For some, they may find Olivia and Diego Jewelry as just another brand of accessories. But for the stay-at-home mothers and human trafficking survivors in Davao, Philippines, O & D has been a source of hope, creativity, and empowerment.
“We want to show how the power of community can empower women. We also want to promote local craftsmanship,” Yana Santiago shared, the founder behind the Olivia & Diego Jewelry.
Everything started when Santiago proposed a social business in Davao City.
“After graduating in Manila, I decided to go back to my hometown. I found this NGO online, Taikala, Inc. who supports women who were trafficked (and also former prostitutes). They were looking for a livelihood where these women can be more involved at the same time earn an income,” she narrated.
“I realized that I have a degree in fashion and I’m passionate about social entrepreneurship, so I proposed a social business that would give these women jobs.”
Olivia & Diego Jewelry is a social business that produces upcycled handmade accessories handcrafted by the women in the community.
It also encourages socially responsible consumers who seek an alternative to mass-produced products.
Aside from being stewards of the Earth, Olivia & Diego Jewelry hopes to reach out more communities for them to teach women and children in producing beautiful pieces of jewelry out of upcycled materials and make it a sustainable livelihood.
When Faces Behind ASEAN SMEs asked Santiago where she gets the motivation, she replied:
It was really the passion for social entrepreneurship more than anything, that got me wanting to start a business. At first, all else didn’t matter, so I guess it was in a way leaping without looking!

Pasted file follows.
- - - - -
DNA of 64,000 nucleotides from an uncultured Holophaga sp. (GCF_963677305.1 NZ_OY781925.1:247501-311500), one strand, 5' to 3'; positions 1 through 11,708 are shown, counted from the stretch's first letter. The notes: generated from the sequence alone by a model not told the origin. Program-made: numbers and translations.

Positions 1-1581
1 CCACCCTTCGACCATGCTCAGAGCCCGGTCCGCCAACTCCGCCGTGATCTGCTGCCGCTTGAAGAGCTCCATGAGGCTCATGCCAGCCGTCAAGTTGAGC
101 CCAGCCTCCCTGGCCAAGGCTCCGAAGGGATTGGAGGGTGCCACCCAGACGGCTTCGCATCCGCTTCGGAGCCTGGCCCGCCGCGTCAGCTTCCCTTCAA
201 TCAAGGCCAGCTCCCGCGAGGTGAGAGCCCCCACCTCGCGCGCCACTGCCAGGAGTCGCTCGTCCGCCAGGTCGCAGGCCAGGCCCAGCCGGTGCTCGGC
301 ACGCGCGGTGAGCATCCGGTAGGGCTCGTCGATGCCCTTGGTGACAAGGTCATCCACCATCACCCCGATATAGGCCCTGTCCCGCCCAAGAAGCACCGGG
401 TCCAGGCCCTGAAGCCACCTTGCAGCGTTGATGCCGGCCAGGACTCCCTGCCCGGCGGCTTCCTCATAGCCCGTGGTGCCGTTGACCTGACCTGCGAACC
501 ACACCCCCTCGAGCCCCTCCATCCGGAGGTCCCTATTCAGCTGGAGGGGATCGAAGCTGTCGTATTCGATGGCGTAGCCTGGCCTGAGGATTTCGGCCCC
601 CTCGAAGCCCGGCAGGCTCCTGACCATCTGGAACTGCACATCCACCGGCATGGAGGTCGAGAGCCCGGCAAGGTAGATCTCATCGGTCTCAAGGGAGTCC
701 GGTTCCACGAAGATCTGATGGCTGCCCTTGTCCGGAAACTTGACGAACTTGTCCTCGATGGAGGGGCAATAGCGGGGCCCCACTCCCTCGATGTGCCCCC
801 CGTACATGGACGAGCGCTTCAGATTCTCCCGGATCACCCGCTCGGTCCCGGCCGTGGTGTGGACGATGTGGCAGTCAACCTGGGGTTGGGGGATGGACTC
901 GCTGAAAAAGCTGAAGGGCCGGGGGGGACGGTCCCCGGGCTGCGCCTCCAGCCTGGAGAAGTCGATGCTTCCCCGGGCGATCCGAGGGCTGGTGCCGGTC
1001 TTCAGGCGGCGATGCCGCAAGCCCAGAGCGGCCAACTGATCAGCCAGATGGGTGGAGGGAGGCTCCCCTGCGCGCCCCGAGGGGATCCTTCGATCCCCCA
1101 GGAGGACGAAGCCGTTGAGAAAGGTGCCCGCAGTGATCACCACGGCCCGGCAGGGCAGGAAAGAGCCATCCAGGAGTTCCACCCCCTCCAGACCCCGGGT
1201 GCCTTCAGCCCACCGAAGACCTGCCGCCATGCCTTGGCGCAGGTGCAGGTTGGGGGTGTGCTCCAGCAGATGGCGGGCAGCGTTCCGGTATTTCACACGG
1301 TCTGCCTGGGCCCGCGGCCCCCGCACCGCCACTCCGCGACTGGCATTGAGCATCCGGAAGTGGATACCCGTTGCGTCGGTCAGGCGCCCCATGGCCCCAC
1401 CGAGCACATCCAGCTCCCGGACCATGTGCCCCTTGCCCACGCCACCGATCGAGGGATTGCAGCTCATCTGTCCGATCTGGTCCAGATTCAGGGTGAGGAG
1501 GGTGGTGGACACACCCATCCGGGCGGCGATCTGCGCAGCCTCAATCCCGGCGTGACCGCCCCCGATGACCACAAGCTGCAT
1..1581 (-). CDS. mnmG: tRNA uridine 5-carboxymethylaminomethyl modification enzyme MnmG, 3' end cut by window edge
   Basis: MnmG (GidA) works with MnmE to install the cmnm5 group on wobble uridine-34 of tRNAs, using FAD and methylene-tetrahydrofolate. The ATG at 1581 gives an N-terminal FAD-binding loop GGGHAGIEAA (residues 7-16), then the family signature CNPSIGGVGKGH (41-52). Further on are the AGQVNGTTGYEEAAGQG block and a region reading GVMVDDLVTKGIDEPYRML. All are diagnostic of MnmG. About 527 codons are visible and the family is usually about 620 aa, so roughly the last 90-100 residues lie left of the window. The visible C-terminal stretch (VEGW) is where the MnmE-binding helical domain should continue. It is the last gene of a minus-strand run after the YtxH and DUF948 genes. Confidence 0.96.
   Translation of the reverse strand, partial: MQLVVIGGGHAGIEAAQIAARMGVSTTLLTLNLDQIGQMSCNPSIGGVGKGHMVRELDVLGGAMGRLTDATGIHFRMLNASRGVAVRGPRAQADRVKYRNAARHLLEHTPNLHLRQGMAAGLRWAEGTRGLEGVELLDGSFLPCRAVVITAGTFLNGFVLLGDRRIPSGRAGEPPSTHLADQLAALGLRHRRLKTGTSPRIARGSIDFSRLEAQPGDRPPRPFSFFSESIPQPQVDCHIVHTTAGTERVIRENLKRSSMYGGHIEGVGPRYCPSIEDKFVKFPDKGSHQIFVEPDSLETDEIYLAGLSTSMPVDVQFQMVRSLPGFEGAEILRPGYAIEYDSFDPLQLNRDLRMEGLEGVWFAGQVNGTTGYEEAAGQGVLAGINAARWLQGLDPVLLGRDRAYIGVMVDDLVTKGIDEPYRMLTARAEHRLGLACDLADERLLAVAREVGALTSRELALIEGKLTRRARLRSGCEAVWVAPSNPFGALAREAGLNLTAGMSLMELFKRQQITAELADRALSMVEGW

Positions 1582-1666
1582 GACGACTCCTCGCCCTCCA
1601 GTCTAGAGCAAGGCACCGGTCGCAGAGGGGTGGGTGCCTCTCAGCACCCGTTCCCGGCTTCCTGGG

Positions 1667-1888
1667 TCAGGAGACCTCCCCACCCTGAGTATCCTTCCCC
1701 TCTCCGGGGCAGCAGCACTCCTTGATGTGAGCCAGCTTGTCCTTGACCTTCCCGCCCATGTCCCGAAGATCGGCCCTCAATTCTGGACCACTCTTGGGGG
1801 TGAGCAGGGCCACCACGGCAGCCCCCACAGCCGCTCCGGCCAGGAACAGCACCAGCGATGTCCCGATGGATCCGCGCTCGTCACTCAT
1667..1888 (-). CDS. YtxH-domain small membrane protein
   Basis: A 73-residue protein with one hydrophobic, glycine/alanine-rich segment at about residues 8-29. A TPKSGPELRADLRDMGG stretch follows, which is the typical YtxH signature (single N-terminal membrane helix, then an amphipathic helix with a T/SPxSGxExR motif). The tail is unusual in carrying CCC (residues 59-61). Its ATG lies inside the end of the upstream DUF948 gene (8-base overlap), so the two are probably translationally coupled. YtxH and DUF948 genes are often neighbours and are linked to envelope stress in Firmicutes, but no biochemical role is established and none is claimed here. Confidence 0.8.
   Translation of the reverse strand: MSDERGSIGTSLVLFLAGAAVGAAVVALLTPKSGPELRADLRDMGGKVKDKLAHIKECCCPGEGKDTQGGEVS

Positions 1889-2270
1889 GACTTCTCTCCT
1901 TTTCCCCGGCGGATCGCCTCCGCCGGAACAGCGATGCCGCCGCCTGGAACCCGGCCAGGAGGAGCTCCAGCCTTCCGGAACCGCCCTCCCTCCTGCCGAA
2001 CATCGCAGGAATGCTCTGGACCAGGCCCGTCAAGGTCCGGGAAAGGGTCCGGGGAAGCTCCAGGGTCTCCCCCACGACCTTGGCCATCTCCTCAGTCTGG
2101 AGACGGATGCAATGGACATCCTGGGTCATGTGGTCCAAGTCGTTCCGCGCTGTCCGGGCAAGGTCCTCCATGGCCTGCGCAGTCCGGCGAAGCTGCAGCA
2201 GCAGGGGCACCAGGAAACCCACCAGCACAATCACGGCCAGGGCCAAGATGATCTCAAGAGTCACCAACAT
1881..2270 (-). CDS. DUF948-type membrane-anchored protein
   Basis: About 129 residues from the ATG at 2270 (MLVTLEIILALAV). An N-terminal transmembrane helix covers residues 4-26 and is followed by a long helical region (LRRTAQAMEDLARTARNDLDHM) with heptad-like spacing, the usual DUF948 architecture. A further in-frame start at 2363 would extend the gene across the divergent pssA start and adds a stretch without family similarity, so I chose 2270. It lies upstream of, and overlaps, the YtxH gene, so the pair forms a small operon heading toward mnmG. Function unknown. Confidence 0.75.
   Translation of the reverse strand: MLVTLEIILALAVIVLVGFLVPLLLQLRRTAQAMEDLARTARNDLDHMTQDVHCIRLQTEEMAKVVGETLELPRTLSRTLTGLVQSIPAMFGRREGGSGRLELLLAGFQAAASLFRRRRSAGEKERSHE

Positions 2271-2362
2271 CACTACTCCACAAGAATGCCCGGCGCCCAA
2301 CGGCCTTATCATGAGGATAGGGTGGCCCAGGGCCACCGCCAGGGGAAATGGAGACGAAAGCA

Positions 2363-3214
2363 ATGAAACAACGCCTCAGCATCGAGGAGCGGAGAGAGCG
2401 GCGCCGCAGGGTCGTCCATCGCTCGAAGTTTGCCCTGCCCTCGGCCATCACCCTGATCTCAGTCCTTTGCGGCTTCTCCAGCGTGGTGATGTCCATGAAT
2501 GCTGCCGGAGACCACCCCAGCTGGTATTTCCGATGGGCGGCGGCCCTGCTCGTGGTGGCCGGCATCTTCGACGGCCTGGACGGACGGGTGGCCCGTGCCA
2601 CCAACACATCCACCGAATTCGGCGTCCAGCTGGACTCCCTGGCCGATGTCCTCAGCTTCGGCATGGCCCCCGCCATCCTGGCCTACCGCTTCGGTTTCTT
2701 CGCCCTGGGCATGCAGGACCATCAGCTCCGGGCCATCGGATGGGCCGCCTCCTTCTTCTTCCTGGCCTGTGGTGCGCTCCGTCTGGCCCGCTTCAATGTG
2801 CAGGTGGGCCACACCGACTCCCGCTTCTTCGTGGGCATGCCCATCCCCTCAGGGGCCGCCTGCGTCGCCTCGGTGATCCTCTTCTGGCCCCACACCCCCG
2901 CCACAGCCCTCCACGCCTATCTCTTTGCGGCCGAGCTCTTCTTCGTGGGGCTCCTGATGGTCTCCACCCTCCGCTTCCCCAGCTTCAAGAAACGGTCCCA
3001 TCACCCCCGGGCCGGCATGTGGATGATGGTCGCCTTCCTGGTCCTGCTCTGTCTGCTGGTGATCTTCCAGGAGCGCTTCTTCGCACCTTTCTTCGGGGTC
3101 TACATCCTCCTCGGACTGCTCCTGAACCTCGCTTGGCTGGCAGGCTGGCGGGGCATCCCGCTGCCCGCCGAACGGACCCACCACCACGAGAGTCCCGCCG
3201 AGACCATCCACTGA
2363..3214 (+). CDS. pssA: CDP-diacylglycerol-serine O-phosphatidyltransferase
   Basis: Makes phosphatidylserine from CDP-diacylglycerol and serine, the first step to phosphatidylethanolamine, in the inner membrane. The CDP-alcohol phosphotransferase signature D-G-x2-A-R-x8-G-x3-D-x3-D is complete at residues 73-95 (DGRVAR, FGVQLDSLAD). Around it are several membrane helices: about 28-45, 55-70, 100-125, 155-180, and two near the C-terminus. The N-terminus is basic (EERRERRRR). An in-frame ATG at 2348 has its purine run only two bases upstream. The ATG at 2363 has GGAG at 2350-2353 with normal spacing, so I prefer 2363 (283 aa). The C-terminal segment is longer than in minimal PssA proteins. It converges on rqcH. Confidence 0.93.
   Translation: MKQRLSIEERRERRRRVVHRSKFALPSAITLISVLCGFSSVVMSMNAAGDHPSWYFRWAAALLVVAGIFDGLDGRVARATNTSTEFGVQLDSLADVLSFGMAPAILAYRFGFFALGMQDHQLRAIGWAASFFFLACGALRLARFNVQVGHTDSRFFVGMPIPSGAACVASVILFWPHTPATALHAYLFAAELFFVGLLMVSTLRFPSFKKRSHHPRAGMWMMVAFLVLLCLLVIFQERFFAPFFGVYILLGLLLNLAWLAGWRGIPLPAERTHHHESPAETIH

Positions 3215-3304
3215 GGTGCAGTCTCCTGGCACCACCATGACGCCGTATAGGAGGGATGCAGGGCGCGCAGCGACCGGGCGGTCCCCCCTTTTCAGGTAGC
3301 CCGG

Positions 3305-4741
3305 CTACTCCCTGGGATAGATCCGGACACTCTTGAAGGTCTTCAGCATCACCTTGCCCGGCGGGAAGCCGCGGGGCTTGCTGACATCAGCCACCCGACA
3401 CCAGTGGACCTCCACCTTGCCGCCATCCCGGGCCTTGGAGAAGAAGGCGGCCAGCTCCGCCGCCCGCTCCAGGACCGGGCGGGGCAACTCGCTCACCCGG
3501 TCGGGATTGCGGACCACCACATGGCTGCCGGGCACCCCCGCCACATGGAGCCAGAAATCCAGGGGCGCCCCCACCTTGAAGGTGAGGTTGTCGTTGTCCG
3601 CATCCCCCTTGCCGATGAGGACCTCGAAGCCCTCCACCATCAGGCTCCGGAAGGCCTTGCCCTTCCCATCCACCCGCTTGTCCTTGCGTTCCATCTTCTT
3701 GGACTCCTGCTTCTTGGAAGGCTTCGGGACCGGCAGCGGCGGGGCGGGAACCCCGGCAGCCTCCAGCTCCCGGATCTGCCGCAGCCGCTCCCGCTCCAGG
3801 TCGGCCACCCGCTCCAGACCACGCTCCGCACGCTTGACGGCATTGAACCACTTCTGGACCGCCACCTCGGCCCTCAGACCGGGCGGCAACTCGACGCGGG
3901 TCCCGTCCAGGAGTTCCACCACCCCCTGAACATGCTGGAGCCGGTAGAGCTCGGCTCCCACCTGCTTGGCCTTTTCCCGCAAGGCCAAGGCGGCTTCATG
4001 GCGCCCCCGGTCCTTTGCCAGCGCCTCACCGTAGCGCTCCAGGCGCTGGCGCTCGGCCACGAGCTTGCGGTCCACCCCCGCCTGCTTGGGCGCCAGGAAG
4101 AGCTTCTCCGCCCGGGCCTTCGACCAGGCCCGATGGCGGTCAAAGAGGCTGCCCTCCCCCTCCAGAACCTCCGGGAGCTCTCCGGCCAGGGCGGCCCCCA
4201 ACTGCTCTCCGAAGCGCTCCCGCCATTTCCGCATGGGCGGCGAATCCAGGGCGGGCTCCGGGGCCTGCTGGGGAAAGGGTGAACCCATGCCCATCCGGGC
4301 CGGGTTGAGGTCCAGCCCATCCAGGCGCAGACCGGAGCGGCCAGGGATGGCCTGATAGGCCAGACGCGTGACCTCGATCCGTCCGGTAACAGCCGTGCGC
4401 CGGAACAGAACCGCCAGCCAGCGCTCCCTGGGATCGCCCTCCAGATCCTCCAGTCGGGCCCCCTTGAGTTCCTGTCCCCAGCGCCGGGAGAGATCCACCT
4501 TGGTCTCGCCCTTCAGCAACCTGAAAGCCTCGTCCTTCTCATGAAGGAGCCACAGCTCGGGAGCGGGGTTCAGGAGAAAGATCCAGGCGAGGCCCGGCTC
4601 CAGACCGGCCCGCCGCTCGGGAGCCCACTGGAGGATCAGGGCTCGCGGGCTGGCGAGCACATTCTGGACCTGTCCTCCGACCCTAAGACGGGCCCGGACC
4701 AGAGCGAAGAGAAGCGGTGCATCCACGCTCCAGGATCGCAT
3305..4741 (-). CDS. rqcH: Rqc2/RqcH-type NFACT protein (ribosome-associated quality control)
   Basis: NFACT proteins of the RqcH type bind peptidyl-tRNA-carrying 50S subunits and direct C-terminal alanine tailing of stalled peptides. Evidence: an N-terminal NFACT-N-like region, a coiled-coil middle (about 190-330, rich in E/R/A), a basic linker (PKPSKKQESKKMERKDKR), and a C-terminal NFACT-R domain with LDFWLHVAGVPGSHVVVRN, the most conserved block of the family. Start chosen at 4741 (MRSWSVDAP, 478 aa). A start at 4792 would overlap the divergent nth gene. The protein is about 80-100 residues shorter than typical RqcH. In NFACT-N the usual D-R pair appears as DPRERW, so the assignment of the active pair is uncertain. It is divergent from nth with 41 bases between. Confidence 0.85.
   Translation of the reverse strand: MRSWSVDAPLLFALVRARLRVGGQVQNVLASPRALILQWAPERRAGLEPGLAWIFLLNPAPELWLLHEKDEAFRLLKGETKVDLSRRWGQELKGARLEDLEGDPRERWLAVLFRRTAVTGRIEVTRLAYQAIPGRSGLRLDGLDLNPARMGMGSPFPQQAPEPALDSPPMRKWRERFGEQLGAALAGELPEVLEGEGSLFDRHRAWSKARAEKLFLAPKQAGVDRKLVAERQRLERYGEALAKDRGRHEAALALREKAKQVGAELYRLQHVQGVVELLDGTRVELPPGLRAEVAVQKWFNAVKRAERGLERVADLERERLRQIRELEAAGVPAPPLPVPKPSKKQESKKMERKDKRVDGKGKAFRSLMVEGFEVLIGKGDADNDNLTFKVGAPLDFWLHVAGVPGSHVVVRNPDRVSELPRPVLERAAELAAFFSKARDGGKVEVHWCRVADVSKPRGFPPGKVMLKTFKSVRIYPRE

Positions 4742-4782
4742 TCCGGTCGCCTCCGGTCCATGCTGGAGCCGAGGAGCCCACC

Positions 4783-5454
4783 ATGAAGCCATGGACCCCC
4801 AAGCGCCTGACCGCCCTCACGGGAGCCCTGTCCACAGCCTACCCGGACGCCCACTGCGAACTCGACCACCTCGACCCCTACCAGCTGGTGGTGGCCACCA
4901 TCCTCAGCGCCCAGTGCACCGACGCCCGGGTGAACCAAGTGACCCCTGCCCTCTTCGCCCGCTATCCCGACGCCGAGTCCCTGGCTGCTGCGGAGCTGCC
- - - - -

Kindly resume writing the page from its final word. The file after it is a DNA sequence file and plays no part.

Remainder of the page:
Santiago did not deny the fact that her business also encounter struggles just like any other business.
“I have encountered a lot of challenges as an entrepreneur. Often, things do not go as planned and it’s quite difficult to take a career path that is less traveled. I’m still learning and like everyone, I’m still a work in progress.”
More struggles arise especially if you’re a woman.
“As a woman, there will always be people who would try to bring me down and doubt the advocacy,” she shared. “However, I try to remember that to promote a good cause, I must also embody my principles. I will always be ethical and fair to the artisans, no matter how hard it will be for me.”
Closing the interview, Santiago left an advice to millennials who wanted to pursue their passion
“Do not be afraid to get your story out there and don’t be afraid to learn and listen from others’ stories. Be willing to relearn everything and re-align your purpose and business because things do not always go your way. It’s important to ask yourself why you are doing what you are doing because it will be your motivation for trying times.”
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